Looking for something moody, showy, and a healthy combination of both timeless and timely in the wedding flower department? With bold colors and a lush, overflowing abundance, these painting-inspired wedding flowers certainly fit the bill—and are downright gallery-worthy!
Some of our favorite wedding floral designers have been taking cues from the 17th-century Dutch masters and creating colorful arrangements of painterly blooms that have us swooning. Inspired by the vibrancy of the Dutch Golden Age paintings, these wedding floral arrangements are full of movement and dramatic hues—a trend in the making. Pop any one of them on your reception tables for a romantic vibe that calls to mind the works of Willem van Aelst, Rachel Ruysch, and Ambrosius Bosschaert. They may be creative interpretations of famous pieces, but these wedding flowers are their own works of art.
Interested in one of these painterly arrangements for your own wedding? We spoke with four of our favorite floral artists about how they achieved this aesthetically stunning look and why they're so inspired with this centuries-old artistic throwback.
"Dutch masters is about overgrown, lush abundance." says Doan Ly, NYC-based florist and founder of a.p. bio. And one thing that makes this look versatile? "It can be done cheaply or cost a million. The key is timing—you want to make sure all of your blooms are wide open and to also shape the arrangement with gestural pieces so there is a sense of movement. An easy cheat would be to add fruit to the table design. Cut-open pomegranates are very moody and sexy with their jewel-like red seeds!"
When asked what to avoid and what to look for when you're talking to your florist about getting all Dutch masters-y, she says, "I think of Dutch masters as being about shape and a sensuous palette. There’s usually a lot of texture and movement—all flowers are welcome to the party if they're used in the right way! Maybe phalaenopsis orchids might read as too graphic and tropical, but if tucked in the right way and in the right color, it could still work. I would, however, avoid an all-white palette!"
When asked the best way to achieve this look, Kiana Underwood, owner of Tulipina and author of Color Me Floral, sites it being an effortless aesthetic that comes from that "fresh from the field" vibe. "For starters, think about how the old still-life scenes are put together. If you observe a Dutch master's painting, you see abundance, color, asymmetry, and, oftentimes, many different ingredients. Whether a painting or an arrangement, the look is very much that someone went into the garden and picked one of whatever they could find and added it to the vase, and I believe this is indeed what happened."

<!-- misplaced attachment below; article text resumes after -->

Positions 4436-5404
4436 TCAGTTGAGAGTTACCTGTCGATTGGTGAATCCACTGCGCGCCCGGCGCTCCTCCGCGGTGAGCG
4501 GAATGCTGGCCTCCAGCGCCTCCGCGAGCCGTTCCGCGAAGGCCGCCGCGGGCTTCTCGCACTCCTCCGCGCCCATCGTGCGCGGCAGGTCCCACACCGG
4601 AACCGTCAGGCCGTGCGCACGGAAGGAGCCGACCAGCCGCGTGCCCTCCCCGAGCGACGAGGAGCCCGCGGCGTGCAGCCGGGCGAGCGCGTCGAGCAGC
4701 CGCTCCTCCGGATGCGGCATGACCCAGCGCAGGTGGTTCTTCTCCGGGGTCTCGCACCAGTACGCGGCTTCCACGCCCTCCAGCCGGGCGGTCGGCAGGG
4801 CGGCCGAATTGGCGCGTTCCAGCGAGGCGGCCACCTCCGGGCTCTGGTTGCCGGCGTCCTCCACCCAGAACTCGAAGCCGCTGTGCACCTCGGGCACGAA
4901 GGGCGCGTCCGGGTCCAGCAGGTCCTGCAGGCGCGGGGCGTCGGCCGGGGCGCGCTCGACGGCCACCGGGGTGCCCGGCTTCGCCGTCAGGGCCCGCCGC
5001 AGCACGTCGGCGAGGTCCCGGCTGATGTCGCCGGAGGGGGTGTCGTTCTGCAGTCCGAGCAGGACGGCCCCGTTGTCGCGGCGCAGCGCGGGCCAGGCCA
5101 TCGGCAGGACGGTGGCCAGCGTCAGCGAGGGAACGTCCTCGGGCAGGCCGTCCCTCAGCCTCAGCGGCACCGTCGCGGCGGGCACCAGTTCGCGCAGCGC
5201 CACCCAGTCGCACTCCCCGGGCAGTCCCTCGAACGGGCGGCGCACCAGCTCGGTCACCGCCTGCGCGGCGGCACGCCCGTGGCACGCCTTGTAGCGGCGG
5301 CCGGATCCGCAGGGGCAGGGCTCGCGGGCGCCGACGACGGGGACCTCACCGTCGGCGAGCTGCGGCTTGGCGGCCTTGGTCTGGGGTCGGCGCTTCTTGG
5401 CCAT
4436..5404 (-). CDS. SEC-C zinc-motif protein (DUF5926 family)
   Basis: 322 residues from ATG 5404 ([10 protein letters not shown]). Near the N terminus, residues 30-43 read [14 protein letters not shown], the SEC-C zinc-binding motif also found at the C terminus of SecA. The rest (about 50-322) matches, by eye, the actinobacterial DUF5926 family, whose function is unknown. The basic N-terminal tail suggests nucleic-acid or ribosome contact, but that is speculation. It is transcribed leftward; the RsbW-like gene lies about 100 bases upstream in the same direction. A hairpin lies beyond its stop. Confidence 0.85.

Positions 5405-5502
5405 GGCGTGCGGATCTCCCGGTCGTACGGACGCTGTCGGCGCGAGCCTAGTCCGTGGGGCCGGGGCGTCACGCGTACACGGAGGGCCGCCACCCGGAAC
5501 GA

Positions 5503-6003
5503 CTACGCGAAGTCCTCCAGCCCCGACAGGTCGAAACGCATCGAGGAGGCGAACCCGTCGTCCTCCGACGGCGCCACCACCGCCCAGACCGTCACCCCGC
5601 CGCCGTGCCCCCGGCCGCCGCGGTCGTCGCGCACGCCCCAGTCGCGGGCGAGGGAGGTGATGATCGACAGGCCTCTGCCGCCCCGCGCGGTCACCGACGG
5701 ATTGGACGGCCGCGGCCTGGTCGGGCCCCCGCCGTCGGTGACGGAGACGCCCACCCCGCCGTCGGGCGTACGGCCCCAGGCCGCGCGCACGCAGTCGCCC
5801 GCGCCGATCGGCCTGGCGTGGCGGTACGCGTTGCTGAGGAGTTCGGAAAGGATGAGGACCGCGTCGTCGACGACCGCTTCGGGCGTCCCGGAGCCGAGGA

When it comes to avoiding certain elements, Underwood doesn't think exclusion is the key to this look: "I actually think that there is nothing to avoid given there are so many different varieties of flowers in so many of the paintings that I love. For example, one of the characteristics that draws me to a Dutch master painting is finding that there is no discrimination in choosing flowers—whether color or variety!" She says, "I love that these Dutch masters–inspired arrangements offer me endless possibilities to tune into my creative side, knowing that the result will be unique every time.
Oftentimes, designers think that they need to copy one another to be 'good,' but we all produce our best results when we allow for our own creativity to run wild."
One of our favorite florists, Lewis Miller, owner of Lewis Miller Design and author of Styling Nature (if you didn't know him before, you certainly know of his "Flower Flashes" that are all over Instagram!), gave us these tips on styling and achieving the Dutch masters look: "Start with a dark linen, whether it’s a rich blue, deep green, or oxblood red swathe of fabric. Use lots of compotes and mismatched containers. Use fruit and have your elements spill out onto the table. And always use flowers in every stage of their gorgeous life cycle."
"It’s also important to make sure your flowers have movement," Miller continues. "With this carnation arrangement, you can practically envision the butterflies floating through each individual blossom. And add interesting objects. I love the rows of empty bird nests that serve as the backdrop to this 'cherry bomb' arrangement."
"Get to know the source material when you're trying out the Dutch masters look," urges Siri Thorson of Siri Thorson Flowers. "Choose a few of your favorite paintings and take the time to really examine them. Try making a list of every flower you can name in one image—you might be surprised at just how many different varieties there are in some! Choose glass vases or metallic containers with a rich patina, and keep the setting dark and moody and lit only with real candles if possible."
When it comes to which flowers are suited to these artistic arrangements, Thorson has a slightly different take than some of the other floral designers we spoke with: "With some exceptions, most of the original paintings were composed using flowers commonly found in Northern European cutting gardens, so tropical flowers and foliage can feel out of place in these arrangements." However, when asked what she loves most about this look, she says, "I love that it’s an opportunity to examine the intersection of flowers and art, and to consider floral arranging as an art form in and of itself.
I also love getting to throw a reserved palette to the wind and just use all the colors! It’s the most fun."
Feeling inspired? Talk to your florist about recreating a similar, painterly mood for your own wedding. Or give an artistic arrangement a go at your next dinner party!
This story originally appeared in the April/May 2019 issue of Brides, on sale beginning February 26.